Governments love privatisation; the public loathes it. Elections can be won and lost on the strength of the disagreement. By Mike Seccombe.
The troubled campaign to privatise state assets
The trick to successfully privatising government assets, says Bob Carr, is stealth. You’ve got to sneak them through.
“They are never popular,” the former premier of New South Wales says. “The view I formed was that if it’s going to be done, do it quickly.”
And keep it off the front pages, he says. Best if it’s a fait accompli before the punters can get agitated.
“We had three successful privatisations that nobody is able to recall,” he says, and enumerates them: the state TAB, the rail freight service and the state-owned coalmines that fuelled the power stations.
He recalls with some pride how in the case of both FreightCorp and the state coalmines, the relevant unions were quietly offered sweeteners and persuaded to go along quietly. But it was the ease and lucrativeness of the first sale, the TAB, that persuaded Carr it would be “worth trying with electricity”.
He couldn’t sneak that one through, though. The unions rejected the idea of selling off electricity assets, as did the party and the Liberal opposition of the time. That was 17 years ago, and Carr is still cranky about it.
In 1997, when the privatisation mania was at its height, and demand for electricity was still growing fast, the asset would have been worth more than it is now. The expectation was that the sale could have reaped some $33 billion, a not unreasonable estimate given Victoria had flogged its much smaller electricity assets four years earlier for some $25 billion.
“It would have wiped out all of the state’s debt … liberated future budgets from any debt maintenance costs and left a great pot for infrastructure,” he laments.
That’s how Carr sees it – an opportunity missed. An alternative view, though, is that it was a bullet dodged. For politicians who mess with power tend to lose power.
Professor John Quiggin, of the Queensland University school of economics, can rattle off a long list of them in NSW, Queensland, South Australia, Tasmania and the ACT. In most but not all cases, the focus of that privatisation debate was the sale of electricity assets.
“The striking thing is we have seen a long succession of examples, in just about every state in Australia, where the government has been beaten in an election and where privatisation has played a major role,” says Quiggin. “The pro-privatisation party has been thumped.
“It’s remarkable how persistent the disconnect is, between elite opinion, which is continually in favour of privatisation, and general public opinion, which is hostile. The public, having experienced privatisation over 20 years, is more resolutely hostile to it than ever.”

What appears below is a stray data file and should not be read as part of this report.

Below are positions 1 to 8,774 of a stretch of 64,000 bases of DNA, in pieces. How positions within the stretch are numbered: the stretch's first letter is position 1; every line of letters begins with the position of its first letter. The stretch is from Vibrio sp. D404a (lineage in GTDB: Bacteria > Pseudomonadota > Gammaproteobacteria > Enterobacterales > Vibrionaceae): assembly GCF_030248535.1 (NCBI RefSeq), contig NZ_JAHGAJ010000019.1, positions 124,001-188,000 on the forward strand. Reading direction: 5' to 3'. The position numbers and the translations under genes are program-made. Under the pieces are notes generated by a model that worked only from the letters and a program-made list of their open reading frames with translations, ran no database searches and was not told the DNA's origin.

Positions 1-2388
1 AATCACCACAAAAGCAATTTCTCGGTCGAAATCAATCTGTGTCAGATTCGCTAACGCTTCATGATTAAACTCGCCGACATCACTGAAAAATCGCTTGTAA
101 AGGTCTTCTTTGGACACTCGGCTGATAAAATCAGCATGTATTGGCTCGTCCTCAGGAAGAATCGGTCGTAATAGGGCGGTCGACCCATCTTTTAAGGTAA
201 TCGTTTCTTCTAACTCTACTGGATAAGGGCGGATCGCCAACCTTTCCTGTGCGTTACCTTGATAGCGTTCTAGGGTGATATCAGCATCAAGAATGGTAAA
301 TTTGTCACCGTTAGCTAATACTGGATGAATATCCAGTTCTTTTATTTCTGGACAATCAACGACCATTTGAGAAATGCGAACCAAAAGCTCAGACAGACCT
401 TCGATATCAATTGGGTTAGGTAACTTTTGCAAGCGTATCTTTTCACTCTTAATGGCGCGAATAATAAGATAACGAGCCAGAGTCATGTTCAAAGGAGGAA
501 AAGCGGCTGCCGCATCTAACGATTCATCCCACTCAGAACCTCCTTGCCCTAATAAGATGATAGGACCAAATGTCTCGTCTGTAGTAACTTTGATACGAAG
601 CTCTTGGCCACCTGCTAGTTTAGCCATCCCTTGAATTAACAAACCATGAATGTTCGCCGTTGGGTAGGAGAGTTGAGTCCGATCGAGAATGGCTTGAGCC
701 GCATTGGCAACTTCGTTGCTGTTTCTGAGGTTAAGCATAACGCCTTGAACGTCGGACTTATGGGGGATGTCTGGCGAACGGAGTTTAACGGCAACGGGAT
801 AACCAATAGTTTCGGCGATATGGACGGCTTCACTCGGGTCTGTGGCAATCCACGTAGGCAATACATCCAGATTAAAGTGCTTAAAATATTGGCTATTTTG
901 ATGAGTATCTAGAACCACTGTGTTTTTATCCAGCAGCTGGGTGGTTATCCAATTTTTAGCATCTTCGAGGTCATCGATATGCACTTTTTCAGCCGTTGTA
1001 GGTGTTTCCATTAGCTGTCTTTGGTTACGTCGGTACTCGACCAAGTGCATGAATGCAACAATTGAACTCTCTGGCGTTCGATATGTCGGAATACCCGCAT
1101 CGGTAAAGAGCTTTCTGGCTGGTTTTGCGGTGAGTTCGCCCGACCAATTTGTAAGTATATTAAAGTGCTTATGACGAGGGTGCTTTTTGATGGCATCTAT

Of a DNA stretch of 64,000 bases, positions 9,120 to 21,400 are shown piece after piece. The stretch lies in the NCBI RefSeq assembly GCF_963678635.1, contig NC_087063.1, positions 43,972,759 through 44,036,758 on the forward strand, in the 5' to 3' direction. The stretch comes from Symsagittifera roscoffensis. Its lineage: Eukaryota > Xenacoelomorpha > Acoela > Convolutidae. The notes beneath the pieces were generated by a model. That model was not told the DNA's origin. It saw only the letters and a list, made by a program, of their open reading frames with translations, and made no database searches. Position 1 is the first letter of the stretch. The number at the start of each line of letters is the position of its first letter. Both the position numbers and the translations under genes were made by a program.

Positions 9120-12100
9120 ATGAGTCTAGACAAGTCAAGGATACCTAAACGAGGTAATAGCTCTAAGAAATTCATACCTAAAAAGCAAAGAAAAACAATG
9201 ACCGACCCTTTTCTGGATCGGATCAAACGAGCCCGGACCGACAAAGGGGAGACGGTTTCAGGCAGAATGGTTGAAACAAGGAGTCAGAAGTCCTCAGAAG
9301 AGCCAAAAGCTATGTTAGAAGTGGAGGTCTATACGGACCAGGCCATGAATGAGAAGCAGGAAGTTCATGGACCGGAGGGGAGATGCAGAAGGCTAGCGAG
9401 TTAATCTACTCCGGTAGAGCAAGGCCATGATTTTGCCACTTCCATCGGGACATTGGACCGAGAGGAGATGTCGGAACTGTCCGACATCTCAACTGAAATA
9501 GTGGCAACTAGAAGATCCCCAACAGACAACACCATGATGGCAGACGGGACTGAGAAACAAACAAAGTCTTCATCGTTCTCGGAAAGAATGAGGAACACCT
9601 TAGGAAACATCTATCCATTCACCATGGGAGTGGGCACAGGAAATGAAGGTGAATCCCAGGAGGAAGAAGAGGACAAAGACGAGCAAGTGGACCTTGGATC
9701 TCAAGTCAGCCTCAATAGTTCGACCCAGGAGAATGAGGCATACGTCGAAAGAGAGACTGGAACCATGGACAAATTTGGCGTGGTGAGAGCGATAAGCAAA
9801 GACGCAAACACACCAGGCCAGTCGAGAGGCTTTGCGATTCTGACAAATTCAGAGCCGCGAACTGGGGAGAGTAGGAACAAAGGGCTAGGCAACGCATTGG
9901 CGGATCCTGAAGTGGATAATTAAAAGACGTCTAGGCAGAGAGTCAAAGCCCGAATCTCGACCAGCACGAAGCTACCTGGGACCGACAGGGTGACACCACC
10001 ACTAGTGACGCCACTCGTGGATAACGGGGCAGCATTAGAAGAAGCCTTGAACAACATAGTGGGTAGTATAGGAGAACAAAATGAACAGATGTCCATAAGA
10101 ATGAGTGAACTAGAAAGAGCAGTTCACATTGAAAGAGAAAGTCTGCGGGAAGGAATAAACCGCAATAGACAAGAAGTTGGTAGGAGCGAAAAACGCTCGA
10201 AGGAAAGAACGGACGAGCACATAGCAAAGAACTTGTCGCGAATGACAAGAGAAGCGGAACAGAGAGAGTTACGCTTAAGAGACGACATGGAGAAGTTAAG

Whatever one thinks about the economics of the issue – and Quiggin is one of the more trenchant and controversial critics on that score – his assessment of the politics of privatisation is undeniable.
The most recent example of a privatisation-focused election was Queensland in 2012. It followed the usual pattern, starting with hand-on-heart denials by the incumbent Labor government that it had any agenda to privatise.
‘’Privatisation of public enterprises should not be used to solve revenue problems of governments,” said the 2008 party platform document.
But just a year later, the premier, Anna Bligh, reneged on that, pleading with some justification that the global financial crisis had changed the state’s economic equation.
“I can’t afford to let Queensland stand still when our royalties fall through the floor, GST is wiped off and property taxes have collapsed,” she said.
She outlined a five-year program of selloffs, the scope of which would have made even a champion privatiser such as Bob Carr proud.
Motorways, ports, rail, and forestry plantations were among the things to go. The plan was to raise $15 billion and save another $12 billion in capital outlays.
Come the election, the Bligh government suffered the worst defeat in Queensland political history. Labor went into the election holding a comfortable majority of 51 of 89 seats in the parliament. It came out with seven. The Liberal National Coalition went from 34 seats to 78.
The incoming Campbell Newman government promptly announced a commission of audit, under former federal treasurer Peter Costello, which recommended an even more comprehensive list of things to be flogged off, as well as major cuts to services. The big ticket item was the state’s electricity assets, worth an estimated $25 billion.
You might think, given the fate of its predecessor, the new government would have proceeded cautiously. And indeed there were certain things they promised, hand-on-heart again, not to put up for sale. The power distribution network, for one, the so-called “poles and wires”.
Newman promised over and over again that they would not be privatised. Then a couple of weeks ago, Treasurer Tim Nicholls announced the government was looking to grant a lease, of either 50 or 99 years, over the same infrastructure.
Notwithstanding the fact he had previously, in opposition, condemned such an arrangement as being, effectively, privatisation, he now argued it was not. As with the Bligh government, he argued that dire economic circumstance had forced the issue. Same old, same old.
Ditto NSW. Internecine warfare between the Labor government and the party’s industrial wing over the sale of poles and wires played a big part in the massive defeat of the government in 2011.